My interest in the restoration of Vintage Snowmobiles started in 1989 when I acquired a 1975 Arctic Cat 340
Z.  This sled took about two years for me to complete and shortly after that I became acquainted with other
vintage snowmobile restorers.  It was from then on that snowmobile restoration took on a new meaning to
me.  To date, I have restored 14 sleds and I have spent considerable time looking for the ever-elusive King
Kat.  In January 1999 I found a 1971 800 CC, 4 cylinder King Kat within 7 miles of home.  The sled had
apparently been left out in the weather for at least the last 15-20 years.  It was not a pretty sight!  The pipes,
gauges, clutch and outer cylinders were missing.  Other parts, seat and cover, windshield, skis, belly pan and
track had to be replaced.

I was extremely fortunate, as the previous owner had been able to find enough engine parts to almost
construct a new engine.  They were purchased with the sled, and the building of a new engine commenced.  
Everything went well until it came time to install the last cylinder and it would not fit into the crankcase.  The
connecting rod was bent.  The engine was disassembled and the crank was taken to an expert to have the rod
straightened and the crank re-balanced.  The second time the assembly was completed without any problems.

The job of restoration was started by first removing every rivet, nut and bolt.  The salvageable parts were
degreased, sanded and painted.  Rust and deterioration of the internal parts are always a challenge.  All 4
diaphragm Mikuni's came with the sled but the internal replacement parts were badly rusted.  i.e. the welch
plugs had all rusted and had actually fallen out.  NOS carb kits were obtained and with many hours of soaking
and cleaning,  the carbs were made serviceable.

Tuned pipes were purchased.  These pipes were reproduced to original factory specs and are no doubt better
than the OEM.  A NOS track was located in southern Ontario, a used seat cover was located, and after a trip
to an Upholstery Shop, was suitable for use.  A repro fiberglass belly pan was purchased in Minnesota.

The biggest problem turned out to be the hood.  The hood had suffered severe damage and after sitting
outside in the weather for countless years, the fiberglass had begun to separate.  All the damaged area had to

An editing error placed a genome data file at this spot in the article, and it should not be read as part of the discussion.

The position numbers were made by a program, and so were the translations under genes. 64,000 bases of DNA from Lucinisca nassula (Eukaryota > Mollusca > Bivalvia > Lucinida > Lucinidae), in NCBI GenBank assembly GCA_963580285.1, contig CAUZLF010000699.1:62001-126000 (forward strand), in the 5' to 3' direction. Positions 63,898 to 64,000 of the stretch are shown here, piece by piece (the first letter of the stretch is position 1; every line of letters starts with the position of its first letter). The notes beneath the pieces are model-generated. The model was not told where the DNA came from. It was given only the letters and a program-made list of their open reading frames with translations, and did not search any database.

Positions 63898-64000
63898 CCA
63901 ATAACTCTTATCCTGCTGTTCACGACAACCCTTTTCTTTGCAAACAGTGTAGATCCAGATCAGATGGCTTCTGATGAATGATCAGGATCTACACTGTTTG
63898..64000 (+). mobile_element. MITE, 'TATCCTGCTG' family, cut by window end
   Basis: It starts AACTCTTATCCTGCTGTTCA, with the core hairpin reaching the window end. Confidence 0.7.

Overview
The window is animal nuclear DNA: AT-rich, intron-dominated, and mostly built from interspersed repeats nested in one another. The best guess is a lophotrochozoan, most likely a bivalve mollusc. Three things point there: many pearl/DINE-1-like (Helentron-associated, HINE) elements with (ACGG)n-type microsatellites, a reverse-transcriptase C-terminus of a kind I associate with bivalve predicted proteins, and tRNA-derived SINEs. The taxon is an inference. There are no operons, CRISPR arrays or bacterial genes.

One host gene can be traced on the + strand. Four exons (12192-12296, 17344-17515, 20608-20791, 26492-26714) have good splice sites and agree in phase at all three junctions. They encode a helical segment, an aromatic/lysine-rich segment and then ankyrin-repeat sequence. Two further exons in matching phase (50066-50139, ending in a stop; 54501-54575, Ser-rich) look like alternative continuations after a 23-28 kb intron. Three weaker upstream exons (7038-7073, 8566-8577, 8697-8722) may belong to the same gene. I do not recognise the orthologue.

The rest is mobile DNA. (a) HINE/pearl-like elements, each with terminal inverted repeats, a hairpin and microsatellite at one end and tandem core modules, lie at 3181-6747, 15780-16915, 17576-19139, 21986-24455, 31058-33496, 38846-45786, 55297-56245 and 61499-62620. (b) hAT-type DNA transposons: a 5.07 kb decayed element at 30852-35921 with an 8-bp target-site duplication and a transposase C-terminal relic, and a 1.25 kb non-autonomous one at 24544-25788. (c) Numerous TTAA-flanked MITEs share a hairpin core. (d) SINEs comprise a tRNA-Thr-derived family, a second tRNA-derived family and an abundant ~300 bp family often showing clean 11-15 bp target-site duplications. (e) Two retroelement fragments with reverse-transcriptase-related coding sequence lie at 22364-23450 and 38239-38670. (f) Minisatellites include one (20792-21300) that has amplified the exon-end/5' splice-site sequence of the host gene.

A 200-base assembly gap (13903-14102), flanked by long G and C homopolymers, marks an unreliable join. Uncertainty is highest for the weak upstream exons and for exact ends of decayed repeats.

be cut out and reformed, this time consuming job was done at a shop in Winnipeg, Manitoba and took
numerous hours.  The sled had to be taken to the shop 3 times for "fittings".  Finally, the bodywork was
completed and a beautiful paint job applied.

Small parts, odds and ends were either found on the Internet, or through word of mouth.  It is amazing the
number of NOS parts or good used parts that are still available, but it does take time to locate them.  Quite
often the only way you can make a deal is by trading one of your much-prized parts for the part you need to
complete your job.  The barter system is alive and well in vintage snowmobile restoration.

Due to the limited production of this particular sled (124), it wasn't too difficult to trace the original owner of
the sled.  This sled was originally purchased in Steinbach, Manitoba and raced by a local gentleman.  After a
year it was sold and went to Dryden, Ontario where it remained until about 1995 when it was purchased by a
man who brought it back to Manitoba.  The sled spent the next four years in the back of a parked semi
trailer.  It was there I first seen the sled and later was able to strike a deal for it.  I was able to track down
the first owner of the sled and contacted him.  He was very interested when he learned his old sled had been
restored.  He attended the Canadian Power Toboggan Championships in Beausejour, MB., March 2000, where
the sled was on display, and numerous pictures were taken of him with his old King Kat, which he had raced
in 1971.  I can still hear him saying "I SHOULD NEVER HAVE SOLD THAT CAT!!!"
This article was submitted to the Canadian Snowmobile Historical Museum and it was published in the first publication of the
MEGAPHONE.  Names have been omitted for internet web site use.  DON McLENNAN
Canadian Snowmobile Historical Museum
Our Mission:
To be a community of people dedicated to leadership, in the collection, restoration,
preservation and the displaying of Snowmobiles, along with the History and all related
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This page last updated February 22/2015
Restoration of My 1971 King Kat 800 4 Cyl
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